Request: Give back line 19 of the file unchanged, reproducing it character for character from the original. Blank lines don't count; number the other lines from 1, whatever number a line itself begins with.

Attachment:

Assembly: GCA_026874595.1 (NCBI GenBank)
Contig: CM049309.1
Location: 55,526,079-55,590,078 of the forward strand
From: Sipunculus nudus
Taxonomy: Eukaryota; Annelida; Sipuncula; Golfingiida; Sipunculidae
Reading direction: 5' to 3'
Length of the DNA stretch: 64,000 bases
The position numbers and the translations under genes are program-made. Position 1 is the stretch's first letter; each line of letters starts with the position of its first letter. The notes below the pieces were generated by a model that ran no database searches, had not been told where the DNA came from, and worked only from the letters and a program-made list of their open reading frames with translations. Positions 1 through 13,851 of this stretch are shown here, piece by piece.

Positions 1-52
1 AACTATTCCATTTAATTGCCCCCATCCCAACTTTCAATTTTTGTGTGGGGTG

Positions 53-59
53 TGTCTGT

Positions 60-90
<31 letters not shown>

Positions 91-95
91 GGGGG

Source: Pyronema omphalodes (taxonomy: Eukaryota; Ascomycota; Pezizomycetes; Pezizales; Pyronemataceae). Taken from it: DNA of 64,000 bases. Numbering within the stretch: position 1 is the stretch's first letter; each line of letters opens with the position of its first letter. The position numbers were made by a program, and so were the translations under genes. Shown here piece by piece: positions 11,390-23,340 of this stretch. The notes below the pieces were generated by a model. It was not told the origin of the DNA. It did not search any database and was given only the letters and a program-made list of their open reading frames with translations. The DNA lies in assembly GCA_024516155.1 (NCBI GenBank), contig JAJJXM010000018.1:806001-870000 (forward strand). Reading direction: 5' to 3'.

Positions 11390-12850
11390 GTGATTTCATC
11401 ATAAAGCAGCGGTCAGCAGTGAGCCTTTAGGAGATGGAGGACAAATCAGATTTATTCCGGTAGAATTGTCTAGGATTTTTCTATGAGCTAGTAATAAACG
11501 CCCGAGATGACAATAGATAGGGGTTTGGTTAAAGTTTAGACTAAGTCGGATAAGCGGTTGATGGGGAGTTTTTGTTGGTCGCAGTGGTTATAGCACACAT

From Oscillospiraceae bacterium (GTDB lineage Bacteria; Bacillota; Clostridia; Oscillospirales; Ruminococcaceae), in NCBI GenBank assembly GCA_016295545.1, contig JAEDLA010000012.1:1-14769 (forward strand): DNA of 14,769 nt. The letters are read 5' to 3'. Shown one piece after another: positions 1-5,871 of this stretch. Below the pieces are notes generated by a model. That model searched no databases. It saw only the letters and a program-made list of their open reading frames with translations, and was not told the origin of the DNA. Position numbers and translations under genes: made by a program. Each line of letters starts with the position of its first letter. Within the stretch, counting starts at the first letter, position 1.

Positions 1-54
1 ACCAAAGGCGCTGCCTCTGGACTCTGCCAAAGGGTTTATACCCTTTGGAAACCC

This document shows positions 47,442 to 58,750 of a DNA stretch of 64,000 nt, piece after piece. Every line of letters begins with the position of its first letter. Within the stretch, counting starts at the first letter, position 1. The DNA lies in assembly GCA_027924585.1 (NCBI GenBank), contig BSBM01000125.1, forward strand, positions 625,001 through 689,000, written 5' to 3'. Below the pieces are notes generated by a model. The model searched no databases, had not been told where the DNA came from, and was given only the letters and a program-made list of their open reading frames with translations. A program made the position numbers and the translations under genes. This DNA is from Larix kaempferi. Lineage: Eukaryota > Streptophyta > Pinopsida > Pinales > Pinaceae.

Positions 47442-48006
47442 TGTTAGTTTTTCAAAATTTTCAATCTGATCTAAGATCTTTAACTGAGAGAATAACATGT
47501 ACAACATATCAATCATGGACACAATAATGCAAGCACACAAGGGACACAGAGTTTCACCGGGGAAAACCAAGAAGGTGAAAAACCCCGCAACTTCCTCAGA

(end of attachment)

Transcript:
11390 GTGATTTCATC